Speeding toward the promise of sunrise
lingering just beyond Logan Airport,
the cab driver glances left.
In a little while, he says,
the Boston skyline over there
will… will… glimmer.
He looks forward again, turning the word
around in his head.
The sky is big steel blue.
If you tapped it with your finger,
it would ring.
The skyscrapers stick to it loose and low,
corners curled back slightly.
You could peel them off if you wanted.
Cement floods the city
frozen in its flow,
connecting all the pieces
clear of the traffic
and clutter and clatter
humans just waking
are bound to bring soon.
A breeze floats into the cab
through the partly rolled down window,
clean and bare as the air
over the harbor ahead
where the sun will splash up any minute.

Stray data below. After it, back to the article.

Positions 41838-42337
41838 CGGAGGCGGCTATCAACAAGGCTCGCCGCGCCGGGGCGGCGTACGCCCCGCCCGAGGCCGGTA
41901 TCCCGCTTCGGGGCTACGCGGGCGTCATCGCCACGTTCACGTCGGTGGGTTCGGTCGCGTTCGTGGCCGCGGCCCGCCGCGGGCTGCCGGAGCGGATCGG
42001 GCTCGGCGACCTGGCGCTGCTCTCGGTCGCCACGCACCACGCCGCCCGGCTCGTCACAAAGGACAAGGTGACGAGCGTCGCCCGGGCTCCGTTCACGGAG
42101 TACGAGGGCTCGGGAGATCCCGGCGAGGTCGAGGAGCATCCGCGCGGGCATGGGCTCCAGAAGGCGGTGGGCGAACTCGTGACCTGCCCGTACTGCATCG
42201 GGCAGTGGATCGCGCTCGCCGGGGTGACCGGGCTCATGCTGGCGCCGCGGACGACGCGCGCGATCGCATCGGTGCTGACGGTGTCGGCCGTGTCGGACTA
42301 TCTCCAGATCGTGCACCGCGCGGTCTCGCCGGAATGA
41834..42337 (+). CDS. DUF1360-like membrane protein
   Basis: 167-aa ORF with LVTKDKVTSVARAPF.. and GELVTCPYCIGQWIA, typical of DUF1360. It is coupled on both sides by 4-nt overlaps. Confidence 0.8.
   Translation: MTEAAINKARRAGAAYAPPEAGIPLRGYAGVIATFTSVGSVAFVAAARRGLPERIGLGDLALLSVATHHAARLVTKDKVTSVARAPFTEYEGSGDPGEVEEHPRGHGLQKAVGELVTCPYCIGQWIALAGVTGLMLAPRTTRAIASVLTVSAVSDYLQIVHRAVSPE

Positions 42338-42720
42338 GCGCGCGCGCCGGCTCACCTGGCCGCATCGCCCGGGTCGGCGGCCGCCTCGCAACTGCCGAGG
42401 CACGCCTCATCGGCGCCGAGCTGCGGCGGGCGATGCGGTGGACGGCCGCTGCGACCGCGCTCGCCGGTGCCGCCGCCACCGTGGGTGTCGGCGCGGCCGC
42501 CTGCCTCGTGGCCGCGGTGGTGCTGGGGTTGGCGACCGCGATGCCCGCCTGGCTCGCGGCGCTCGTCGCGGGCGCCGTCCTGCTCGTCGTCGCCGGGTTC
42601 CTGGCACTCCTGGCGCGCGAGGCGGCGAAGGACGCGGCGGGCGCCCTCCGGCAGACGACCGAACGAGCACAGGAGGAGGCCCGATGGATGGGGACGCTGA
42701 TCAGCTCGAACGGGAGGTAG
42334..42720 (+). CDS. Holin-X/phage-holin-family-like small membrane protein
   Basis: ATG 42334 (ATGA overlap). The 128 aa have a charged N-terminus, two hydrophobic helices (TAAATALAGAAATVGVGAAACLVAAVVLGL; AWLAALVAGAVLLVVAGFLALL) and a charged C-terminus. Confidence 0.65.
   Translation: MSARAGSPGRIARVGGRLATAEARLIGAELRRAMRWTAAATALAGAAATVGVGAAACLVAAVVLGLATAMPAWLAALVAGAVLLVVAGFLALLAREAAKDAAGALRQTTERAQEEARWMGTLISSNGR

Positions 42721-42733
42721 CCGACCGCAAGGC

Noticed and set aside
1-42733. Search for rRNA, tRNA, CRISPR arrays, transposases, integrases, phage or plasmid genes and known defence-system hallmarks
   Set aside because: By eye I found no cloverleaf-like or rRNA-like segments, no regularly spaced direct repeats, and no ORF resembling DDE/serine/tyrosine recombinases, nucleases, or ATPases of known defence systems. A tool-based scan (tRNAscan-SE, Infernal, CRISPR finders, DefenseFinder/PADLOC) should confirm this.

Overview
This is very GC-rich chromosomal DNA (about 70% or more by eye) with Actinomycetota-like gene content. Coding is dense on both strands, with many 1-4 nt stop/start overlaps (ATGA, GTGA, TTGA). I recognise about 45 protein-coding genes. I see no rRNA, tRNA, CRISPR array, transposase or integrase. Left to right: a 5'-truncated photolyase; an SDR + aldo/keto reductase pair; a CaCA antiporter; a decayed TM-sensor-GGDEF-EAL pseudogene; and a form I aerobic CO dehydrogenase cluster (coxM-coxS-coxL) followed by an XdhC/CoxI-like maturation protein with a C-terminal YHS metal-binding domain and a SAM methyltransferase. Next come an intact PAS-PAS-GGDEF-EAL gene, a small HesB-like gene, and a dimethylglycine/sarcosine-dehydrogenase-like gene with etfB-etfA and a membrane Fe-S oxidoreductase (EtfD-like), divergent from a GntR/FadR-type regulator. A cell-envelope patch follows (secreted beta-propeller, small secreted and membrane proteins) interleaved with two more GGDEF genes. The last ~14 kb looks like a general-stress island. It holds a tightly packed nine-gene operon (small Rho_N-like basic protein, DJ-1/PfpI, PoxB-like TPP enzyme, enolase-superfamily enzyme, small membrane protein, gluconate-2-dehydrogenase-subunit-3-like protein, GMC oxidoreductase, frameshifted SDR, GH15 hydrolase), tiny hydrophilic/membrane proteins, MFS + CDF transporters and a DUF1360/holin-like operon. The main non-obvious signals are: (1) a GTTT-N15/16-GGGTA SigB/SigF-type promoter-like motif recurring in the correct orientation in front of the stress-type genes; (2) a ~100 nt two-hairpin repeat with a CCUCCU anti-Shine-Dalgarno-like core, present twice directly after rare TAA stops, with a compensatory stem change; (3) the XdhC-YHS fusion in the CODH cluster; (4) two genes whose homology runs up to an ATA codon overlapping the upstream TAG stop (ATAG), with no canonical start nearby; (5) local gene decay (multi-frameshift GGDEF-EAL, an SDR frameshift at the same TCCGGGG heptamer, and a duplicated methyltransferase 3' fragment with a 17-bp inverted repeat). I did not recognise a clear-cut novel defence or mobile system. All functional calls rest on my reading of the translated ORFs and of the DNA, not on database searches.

poetry manuscript, Every State Has Its Own Light, was a finalist for the 2011 May Swenson Award from Utah State University Press. Her poetry has appeared or will appear in New Millennium Writings, THEMA and the New York Quarterly, among other journals. Growing up, she went to 12 schools in four states by the time she was 11. As an adult, she lived in Southeast Asia for four years teaching English, and at one time could speak fluent Thai. She was the founder, editor and publisher of two Boston neighborhood newspapers for 20 years and is currently a columnist for one of them. Sandee is a member of Jamaica Pond Poets, a weekly collaborative workshop. She has been a featured reader at many venues in the Boston area.